After 15 years, the creation of nearly 100 maps, countless hours spent pouring over old documents and lots of careful editing, the “Historical Atlas of Maine,” a colorful, fact-packed tome detailing 15,000 years of Maine history, has finally been published by the University of Maine Press.
The atlas provides an in-depth look into the many cultural, economic, environmental and geological elements that have shaped Maine’s history, from the earliest evidence of human population right up to today. It was edited by geography and Canadian studies professor Stephen Hornsby and history professor Richard Judd, with maps by cartographic designer Michael Hermann.
It originally was the idea of Burton Hatlen, professor of English and much-loved UMaine scholar, who died in 2008. Other states have their own historical atlases, but Maine never had one — until now.
“He thought something like this would be a nice legacy for a land grant university. It would be a gift to the people of Maine,” Judd said. “[Hatlen] put together that initial committee back in the late 1990s, and we’ve been plugging away at it ever since.”
Hornsby and Judd found themselves working on the atlas in their spare time — hence the decade and a half it took to complete the project, from inception to publication. Though the book draws from many disciplines — history, geography, geology, anthropology, art history, economics and many more — it manages to provide a cohesive and engaging overview that sheds light on why Maine is the way it is.
“We had thrashed out a chronology and an outline of just what this was going to look like before we even hired a cartographer,” Hornsby said. “We originally wanted more than 100 [maps], and we ended up with 76. There was a natural winnowing process. We had to be realistic about just what we could and could not include.”
Although every map, photograph, paragraph and caption in the book has been carefully vetted by a team of academics and graduate students, the atlas is far from being a dry, scholastic textbook. It’s easy to pick it up, open it to a random page and jump right in.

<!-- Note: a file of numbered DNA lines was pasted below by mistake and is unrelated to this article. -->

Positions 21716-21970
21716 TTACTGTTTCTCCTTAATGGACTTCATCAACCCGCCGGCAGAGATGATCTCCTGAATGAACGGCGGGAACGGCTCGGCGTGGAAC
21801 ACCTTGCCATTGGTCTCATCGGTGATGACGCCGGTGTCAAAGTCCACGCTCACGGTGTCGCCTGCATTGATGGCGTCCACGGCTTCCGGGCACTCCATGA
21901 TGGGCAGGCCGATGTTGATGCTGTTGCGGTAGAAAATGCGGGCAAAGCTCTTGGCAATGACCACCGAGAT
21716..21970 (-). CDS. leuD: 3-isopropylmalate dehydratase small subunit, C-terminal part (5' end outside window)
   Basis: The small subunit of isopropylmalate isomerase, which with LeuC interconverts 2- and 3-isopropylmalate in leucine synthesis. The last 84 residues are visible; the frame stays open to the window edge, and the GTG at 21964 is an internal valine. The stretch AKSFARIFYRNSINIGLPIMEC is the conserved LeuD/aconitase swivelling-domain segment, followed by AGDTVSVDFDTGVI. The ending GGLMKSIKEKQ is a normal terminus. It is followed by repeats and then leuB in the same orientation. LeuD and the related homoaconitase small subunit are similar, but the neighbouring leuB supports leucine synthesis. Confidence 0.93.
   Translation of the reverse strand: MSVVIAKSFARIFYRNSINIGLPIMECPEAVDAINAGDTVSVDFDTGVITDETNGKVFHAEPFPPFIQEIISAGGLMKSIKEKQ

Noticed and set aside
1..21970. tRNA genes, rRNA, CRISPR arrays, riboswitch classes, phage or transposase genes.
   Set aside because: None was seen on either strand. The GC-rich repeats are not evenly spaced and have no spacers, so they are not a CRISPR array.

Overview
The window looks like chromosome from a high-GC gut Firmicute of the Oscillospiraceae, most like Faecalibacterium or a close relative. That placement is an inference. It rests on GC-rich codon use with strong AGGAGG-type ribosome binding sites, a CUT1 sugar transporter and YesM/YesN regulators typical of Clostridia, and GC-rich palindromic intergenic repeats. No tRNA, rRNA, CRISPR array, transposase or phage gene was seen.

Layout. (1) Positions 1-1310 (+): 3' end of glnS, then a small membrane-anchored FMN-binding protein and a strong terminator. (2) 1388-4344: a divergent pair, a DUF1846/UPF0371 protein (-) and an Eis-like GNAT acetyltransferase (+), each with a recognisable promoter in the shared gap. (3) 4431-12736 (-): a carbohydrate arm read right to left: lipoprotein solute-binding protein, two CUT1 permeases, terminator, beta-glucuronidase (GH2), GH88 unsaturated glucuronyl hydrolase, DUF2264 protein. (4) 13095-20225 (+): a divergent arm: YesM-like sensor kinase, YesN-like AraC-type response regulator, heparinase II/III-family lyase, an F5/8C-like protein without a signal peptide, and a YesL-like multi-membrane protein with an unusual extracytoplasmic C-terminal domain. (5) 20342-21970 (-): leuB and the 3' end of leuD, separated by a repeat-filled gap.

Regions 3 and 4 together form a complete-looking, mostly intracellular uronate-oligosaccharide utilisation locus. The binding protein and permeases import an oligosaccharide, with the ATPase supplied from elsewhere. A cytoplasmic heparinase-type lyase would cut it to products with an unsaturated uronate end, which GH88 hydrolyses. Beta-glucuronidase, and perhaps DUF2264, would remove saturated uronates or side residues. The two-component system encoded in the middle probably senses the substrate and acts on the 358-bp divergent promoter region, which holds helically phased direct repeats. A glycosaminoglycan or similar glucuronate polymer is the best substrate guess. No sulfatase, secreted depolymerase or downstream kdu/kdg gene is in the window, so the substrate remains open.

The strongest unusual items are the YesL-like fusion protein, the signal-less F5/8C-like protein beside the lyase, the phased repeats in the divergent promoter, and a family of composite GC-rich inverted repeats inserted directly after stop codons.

“Right from the beginning we wanted something that was accessible to the people of Maine,” Hornsby said. “This was not going to be just for academics. This had to be something that would appeal to a wider audience. And particularly, as we got public funding and a state appropriations grant for it that became even more important.”
To that end, each page is laid out in bold, graphical style, illustrated by historical photographs and paintings. Hermann’s maps are easy to read and illustrate a huge array of topics and historical periods — everything from population changes in Maine in the years following the American Revolution to maritime trade routes in and out of Maine in the 19th century to the old streetcars lines in Bangor in the 1920s and 30s.
“The atlas is beautiful, and that’s important,” said Hermann, founder of cartography firm Purple Lizard Maps, who worked on the atlas project for 14 years. “A lot of atlases are dry and use a cookie-cutter shape of a state throughout. We wanted to get away from that format. People are going to be impressed by [its] accessibility. It is scholarly research presented in a beautiful, interesting, readable way that calls you to turn to the next page.”
For history buffs, be they interested in Maine history specifically or in New England history in general, the atlas is a must-buy. The book is available for pre-order on the University of Maine Press website. It will be available for purchase in independent bookstores across the state as well as on Amazon and other online booksellers in mid-December. Judd and Hornsby hope to eventually make the full book available to read and study online.
Hornsby and Judd will give a talk during two book launch events. One is set for 6 p.m. Dec. 10 in the Osher Map Library at the University of Southern Maine in Portland. The other is set for 3:30 p.m. Dec. 11 at the Buchanan Alumni House on the UMaine campus in Orono. Judd will also give a talk about the Atlas at the Maine Historical Society in Portland at noon Dec. 9.